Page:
Emily: Hi, I’m Emily Ladau.
Kyle: I’m Kyle Khachadurian
E: You’re listening to another episode of The Accessible Stall.
K: What are we going to talk about today, Emily?
E: Well, we’re going to talk about some buttons and the MTA, but we’re not going to do it by ourselves.
K: We’re not?
E: We’re going to do it with one of our favoritepeople.
K: Oh my God. Who could it be?
E: Can you introduce yourself, mystery guest?
Jessy: Hi,guys. I’m the mystery guests. I’m Jessy Yates. I’m an actor, performanceartist, disability advocate, professional disabled person, and New York City resident. So, that’s who I am. I’m so stoked to be here.
K: We’re stoked to have you.
E: We are so stoked to have you, but promote yourself a little more,girl, because you do some pretty baller stuff. We want to know what you’re up to you right now.
J: Great. I’m about to embark on a three-month journey to live in the woods in western Massachusetts and do a Williamstown TheatreCompany’s acting company. I’m a professionallytrained actor. I studied and recently graduated at NYU foracting, and then I just moved out to Brooklynlike a parody of all of the NYU arts students do. I am now doing freelance accessibility and diversity consulting work. I am on staff at a disability-based organization. Then when I am not doing day jobs and money jobs, I am actually a burlesque performer and I perform under their nameCerebral Pussy. So, that’s something fun and wacky. When I come back in September, there will be a whole slew of Cerebral Pussyand Jessy Yates performances coming out. I actually am working on a couple of new projects. If you guys follow me on the social media, you can stay up to date on all the sluttiest, disabled-est, disabled-est–
K: How can anyone say no to that?
E: I mean, can you all see why we love Jessy now? I know you can’t see her, but if you could–
K: We can’t see her either, but don’t worry.
E: We also love Jessy even though we can’t see her.
J: But I can promise you that it’s hot, it’s good. Keep it right, keep it tight.
K: Can I tell you a small story?
J: Yes. I love small stories, alsolong stories.
K: We wanted you to be a guest since like day four, and Emily and I thought it would be really funny because we used to not curse on the show. Emily and I thought it would be very funny to introduce you as Cerebral Pussy and have that be the first bleep that we ever put out. But then we got mad at something and ruined that whole thing.
J: Wait, what was theshows that broke it all?
K: I don’t remember. We’ll find it.
E: It was probably early on.
K: It was something stupid.
J: Mostly everything or forever.
K: Pretty much.
E: We were a little bit more family friendly in the beginning.
J: I can assure you that [0:03:28crosstalk]Cerebral Pussy loves families. She loves.
K: That’s going to be the tagline for this episode.
J: CerebralPussy loves families?
K: Yeah. Why not?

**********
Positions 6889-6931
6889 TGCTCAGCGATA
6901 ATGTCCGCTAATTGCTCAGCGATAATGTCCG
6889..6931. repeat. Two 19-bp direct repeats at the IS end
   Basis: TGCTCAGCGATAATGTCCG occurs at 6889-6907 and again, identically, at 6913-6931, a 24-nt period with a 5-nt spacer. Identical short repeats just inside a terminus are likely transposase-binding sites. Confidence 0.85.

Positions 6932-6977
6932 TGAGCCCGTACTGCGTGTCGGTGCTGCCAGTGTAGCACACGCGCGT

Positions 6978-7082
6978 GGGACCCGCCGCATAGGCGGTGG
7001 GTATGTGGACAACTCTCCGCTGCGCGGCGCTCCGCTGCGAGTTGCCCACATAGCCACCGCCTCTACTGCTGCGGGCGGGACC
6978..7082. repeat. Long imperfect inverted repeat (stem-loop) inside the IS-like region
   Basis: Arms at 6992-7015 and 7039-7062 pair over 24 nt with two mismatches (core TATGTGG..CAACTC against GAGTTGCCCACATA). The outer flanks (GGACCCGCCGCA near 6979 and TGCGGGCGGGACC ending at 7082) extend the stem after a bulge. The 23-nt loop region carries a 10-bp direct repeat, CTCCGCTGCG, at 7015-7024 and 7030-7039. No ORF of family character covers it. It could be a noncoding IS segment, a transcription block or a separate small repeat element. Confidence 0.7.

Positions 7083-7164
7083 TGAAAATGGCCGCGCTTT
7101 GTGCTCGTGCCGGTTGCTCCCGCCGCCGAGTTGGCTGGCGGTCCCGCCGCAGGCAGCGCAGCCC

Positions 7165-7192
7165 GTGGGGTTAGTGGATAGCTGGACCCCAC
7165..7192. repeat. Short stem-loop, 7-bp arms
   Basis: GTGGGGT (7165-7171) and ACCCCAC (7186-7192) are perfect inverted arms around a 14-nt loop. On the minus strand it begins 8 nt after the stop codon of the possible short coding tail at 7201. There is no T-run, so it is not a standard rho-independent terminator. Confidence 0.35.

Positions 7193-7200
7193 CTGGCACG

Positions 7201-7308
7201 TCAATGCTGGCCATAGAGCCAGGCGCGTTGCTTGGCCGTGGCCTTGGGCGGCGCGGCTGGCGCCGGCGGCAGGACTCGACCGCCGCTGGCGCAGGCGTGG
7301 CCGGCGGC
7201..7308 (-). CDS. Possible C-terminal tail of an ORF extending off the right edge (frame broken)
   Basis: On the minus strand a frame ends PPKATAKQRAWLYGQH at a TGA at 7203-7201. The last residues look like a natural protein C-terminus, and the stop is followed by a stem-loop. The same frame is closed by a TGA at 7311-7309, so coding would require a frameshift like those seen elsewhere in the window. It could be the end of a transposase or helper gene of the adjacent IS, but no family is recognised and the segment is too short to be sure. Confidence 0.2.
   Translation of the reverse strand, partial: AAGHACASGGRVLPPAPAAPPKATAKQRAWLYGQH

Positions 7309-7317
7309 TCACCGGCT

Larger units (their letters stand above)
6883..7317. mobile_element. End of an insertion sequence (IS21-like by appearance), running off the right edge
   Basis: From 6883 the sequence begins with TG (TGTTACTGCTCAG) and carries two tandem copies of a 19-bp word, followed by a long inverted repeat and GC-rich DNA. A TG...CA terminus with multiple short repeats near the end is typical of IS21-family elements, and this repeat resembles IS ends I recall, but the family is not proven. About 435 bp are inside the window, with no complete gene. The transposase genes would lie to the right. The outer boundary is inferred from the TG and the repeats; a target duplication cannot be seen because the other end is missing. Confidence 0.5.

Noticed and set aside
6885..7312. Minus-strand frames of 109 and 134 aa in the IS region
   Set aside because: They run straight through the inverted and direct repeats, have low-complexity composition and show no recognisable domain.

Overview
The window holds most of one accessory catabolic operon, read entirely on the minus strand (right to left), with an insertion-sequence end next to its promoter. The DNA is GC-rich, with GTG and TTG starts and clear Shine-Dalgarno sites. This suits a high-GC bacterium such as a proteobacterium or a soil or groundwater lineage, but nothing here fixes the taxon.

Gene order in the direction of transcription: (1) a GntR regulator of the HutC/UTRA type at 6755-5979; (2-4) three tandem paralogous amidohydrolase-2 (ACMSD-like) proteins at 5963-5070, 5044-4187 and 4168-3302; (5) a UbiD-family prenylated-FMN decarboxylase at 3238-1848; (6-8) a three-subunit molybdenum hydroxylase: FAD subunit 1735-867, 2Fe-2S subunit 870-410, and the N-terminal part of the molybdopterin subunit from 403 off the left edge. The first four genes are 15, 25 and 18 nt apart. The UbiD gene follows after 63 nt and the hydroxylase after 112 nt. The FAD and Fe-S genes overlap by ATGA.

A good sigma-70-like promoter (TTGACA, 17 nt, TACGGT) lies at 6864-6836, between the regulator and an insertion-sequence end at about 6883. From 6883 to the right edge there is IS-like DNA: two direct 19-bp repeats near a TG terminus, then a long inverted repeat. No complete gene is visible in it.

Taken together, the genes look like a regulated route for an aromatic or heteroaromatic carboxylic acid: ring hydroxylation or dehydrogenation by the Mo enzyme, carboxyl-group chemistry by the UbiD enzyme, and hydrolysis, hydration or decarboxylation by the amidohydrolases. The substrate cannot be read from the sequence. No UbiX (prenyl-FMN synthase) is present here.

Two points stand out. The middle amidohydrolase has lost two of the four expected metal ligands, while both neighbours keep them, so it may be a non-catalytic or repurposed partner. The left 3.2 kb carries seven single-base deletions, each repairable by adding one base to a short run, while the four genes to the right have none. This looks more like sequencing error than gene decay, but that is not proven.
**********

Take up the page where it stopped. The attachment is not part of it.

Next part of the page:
J: I mean, I don’t know.
K: I don’t know how you could possibly take that out of context.
J: [0:03:42inaudible]I have a progressive family. I don’t know.
K: I do.
J: Moms, dads, daddies? [0:03:50crosstalk]
E: I have a progressive family,like my immediate family,and that’s about as far as that goes.
K: Oh No. My extended family is the exact antithesis of– uh-uh.
J: Oh, yeah. I have a very, veryconservative family. I’m from like the Midwest,and my family loves God and that’s great. I ran away to New York and became a stripper.
K: You did the right thing.
E: We approve.
J: I have no regrets. Exactly zero regrets.
E: That’s how you live your life. I’m into it, Kyle’s into it. We’re both into it. So, in relation to the fact that you said that you live in New York, now might be a good time to bring upwhatwe’re actually going to talk about today.
J: What, we’re not going to talk about my boobs the whole show?
E: Please go ahead by all means.
K: We could. There’s no real rule.
J: We could. [0:04:51crosstalk]
E: This context has no rule.
J: But that’ll be another episode. We should allocate a full episode to those.
K: Sure, yes. We’ll put it on the schedule. Be like, yeah, episode 37, Jessy’s boobs.
J: I’m in.
E: I found the schedule now, so, coming soon to a podcast app near you. Like we said, yeah, we’re not super family friendly in this episode and we apologize. We should probably put a note about that,Kyle.
E: For our listeners with delicate ear drums. But anyway, so being that all three of us live in New York, we are interested in discussing a little initiative that the Metropolitan Transit Authority…Transit Authority?
E: Transportation Authority?
K: Transit, no Transportation. Yes. Transportation.
E: So, the MTA launched a new program that’s supposed to encourage people to get up for pregnant people, disabled people, and seniors. Their genius idea is that people who arepreggers, disabled,or old can wear a pin that either says, “Baby on board,”or,“Please offer me a seat. Courtesy counts.” Apparently,this is their brilliant solution to solve the rudeness epidemic that plagues the New York City subway and bus system to make people get up simply by pointing to their pin. How do we feel about this?
K: Well, I think that it’s a little stupid because the MTA already has really good PSAs that say that exact same thing,and they’re very well-made and they’re very like nonintrusive. If that doesn’t do it, a button is not going to do it. It’s just stupid. I don’t like it.